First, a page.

City Council’s retiring sergeant-at-arms preserved disorder with booming voice, moxie
By DAN MIHALOPOULOS Staff Reporter September 10, 2013 4:54PM
Christina Pacheco Butler
Updated: October 12, 2013 6:25AM
When Chicago politicians leave office, their patronage hires are often left to find themselves new clout or throw their careers in public service onto the funeral pyre of their bosses.
So the recent retirement of longtime Ald. Richard Mell also brings to an end the 10-year reign of Christina Pacheco Butler, the Chicago City Council’s pugnacious sergeant-at-arms.
It was up to Mell, as chairman of the council’s Rules Committee, to pick who’d hold the $91,980-a-year post of sergeant-at-arms, a nicely paid job responsible for preserving disorder at council meetings. Since 2003, it’s been held by Butler, a 32-year loyalist in Mell’s 33rd Ward Democratic organization.
Any out-of-line spectators at council meetings – or reporters in the press gallery – quickly learned not to underestimate the 62-year-old grandmother, who walks gingerly since having both knees replaced a few years ago. She more than made up for any loss in agility with her booming voice and moxie developed growing up half-Sicilian, half-Puerto Rican near Taylor Street.
Before summoning police officers, she would give any misbehaving members of the public a last chance to decide which of their three options to take:
◆ Shut up and be allowed to remain in the council chambers.
◆ Go into the hallway and listen to the proceedings over the loudspeakers.
◆ Or: “See it on the 10 o’clock news after bonding out.”
I realized it was best to stay on Butler’s good side during a loud disagreement she had with another Mell aide, one who’d previously worked for the city as a truck driver foreman.
“I give as good as I get,” she says of that bygone dispute. “I did talk like a truck driver that day because he talked to me like a truck driver.”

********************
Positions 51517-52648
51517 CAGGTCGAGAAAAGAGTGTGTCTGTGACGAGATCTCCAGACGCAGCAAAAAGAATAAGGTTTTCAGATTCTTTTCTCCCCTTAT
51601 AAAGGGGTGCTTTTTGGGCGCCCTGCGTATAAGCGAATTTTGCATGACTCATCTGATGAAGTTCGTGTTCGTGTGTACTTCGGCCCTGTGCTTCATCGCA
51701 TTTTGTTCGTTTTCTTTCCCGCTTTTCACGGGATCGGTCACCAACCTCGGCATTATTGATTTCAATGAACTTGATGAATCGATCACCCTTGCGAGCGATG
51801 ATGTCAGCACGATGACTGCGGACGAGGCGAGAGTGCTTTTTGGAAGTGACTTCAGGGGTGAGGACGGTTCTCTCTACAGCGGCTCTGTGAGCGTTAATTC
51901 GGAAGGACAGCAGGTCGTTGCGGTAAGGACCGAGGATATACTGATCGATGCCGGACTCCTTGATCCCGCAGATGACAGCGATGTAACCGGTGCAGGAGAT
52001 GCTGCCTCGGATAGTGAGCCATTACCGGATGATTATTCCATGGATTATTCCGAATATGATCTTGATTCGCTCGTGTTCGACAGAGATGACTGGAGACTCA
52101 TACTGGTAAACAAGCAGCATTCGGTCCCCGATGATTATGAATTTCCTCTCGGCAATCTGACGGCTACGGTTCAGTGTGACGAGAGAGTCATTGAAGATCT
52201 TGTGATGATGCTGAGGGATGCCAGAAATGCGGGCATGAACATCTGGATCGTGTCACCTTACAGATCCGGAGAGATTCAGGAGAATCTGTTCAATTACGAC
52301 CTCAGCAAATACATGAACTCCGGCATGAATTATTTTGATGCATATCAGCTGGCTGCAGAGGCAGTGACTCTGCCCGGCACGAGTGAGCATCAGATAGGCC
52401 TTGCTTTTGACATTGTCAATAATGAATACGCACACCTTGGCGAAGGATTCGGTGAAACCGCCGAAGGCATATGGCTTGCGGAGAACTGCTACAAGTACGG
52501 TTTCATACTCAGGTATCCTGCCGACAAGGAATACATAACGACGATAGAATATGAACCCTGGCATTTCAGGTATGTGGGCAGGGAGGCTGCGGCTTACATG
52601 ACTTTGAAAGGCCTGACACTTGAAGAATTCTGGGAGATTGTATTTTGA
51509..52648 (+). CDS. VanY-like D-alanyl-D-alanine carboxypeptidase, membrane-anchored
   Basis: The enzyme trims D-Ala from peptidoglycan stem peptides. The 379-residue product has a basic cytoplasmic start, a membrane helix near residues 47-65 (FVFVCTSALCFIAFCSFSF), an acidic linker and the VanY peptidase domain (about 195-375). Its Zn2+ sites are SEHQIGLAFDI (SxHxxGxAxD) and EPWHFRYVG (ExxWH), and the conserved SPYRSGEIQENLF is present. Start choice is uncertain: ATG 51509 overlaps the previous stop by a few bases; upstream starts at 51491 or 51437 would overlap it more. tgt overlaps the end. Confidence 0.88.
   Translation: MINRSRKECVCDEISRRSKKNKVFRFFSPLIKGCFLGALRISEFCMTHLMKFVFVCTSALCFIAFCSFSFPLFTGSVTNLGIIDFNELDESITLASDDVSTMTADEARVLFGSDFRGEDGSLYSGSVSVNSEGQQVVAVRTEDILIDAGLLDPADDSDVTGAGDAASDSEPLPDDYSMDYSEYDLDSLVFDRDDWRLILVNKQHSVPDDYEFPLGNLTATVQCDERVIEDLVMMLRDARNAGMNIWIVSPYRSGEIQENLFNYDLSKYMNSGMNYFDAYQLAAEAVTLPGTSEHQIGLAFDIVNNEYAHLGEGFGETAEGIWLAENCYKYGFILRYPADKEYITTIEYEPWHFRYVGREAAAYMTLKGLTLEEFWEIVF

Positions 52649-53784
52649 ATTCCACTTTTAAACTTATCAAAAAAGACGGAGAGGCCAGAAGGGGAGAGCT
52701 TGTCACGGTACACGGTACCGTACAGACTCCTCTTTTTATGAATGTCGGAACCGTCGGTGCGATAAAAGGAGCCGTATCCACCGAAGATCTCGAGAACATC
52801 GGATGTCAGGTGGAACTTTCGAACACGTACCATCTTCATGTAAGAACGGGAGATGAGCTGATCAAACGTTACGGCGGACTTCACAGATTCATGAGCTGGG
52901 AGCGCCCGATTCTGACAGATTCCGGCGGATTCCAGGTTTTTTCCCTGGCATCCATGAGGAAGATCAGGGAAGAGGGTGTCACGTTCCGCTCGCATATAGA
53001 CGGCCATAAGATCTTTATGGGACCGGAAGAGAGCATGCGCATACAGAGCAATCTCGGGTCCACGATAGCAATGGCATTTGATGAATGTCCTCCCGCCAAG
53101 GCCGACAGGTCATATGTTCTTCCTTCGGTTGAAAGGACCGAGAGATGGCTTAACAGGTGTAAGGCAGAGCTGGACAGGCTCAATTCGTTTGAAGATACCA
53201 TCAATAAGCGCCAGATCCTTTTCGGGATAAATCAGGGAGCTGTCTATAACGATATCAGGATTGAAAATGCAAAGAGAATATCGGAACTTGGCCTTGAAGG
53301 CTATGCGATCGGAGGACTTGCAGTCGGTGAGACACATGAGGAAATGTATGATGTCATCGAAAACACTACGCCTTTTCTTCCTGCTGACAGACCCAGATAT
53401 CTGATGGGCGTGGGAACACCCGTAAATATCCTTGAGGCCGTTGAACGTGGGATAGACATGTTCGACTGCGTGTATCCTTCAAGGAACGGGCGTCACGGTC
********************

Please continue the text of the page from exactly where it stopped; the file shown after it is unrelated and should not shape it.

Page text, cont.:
Their 33rd Ward family fight was overheard by Bill Beavers, an alderman at the time, who would go on to serve on the Cook County Board and to be convicted of corruption charges. Beavers, a gambler, told Butler: “Girl, my money was on you.”
She had to raise her voice again to order reporters away when another alderman, Burt Natarus, passed out during a council meeting and was treated by paramedics.
“I don’t see any news value in taking pictures of a guy on the ground with his BVDs hanging out,” she says. “Actually, he had Joe Boxers.”
That is about as close as Butler, a regular Democrat to the end, is ever likely to come to revealing any secrets of the mayor and the aldermen. She does let slip this: She dips into her own pocket to pay for the bottles of San Pellegrino water and almonds that Mayor Rahm Emanuel likes to have during council meetings.
She has only praise for the mayor who “never sits down in that chair,” and for the aldermen she calls “50 of the most diverse people in the world.”
She says there was nothing she could do whenever they turned on one another. Besides, she thinks much council feuding is just for public consumption.
“I never could wrap my mind around how they all were so cordial with one another, but once the cameras started, it was, ‘You racist this’ and ‘you racist that.’ ”
Butler is proud to point out that only three arrests had to be made at council meetings during her long tenure. And she says she never had to use the lead-tipped, police-issue nightstick she was given when she took the job of sergeant-at-arms.
Until she retired at the end of last month, the nightstick remained at the front of her desk. On the wall of her windowless office behind the council chambers were pictures of her family, including a grandson she and her husband raised after their daughter was killed 15 years ago by a drunk driver when the boy was just 7.
Butler took on volunteer work after that as a speaker for the Alliance Against Intoxicated Motorists, aiming to move people, rather than move legislation.
When the drunk driver who killed her daughter got in touch with her years later to ask how he could honor her, Butler told him all she wanted him to do was to “kiss your kids every day and tell them you love them because you don’t know when you might not see them again.”
Butler cries and her voice breaks recalling the story. Don’t be surprised if she weeps again at Wednesday’s council meeting, when the aldermen plan to honor Mell and also Butler, a woman one council aide calls “the mother hen to all of us.”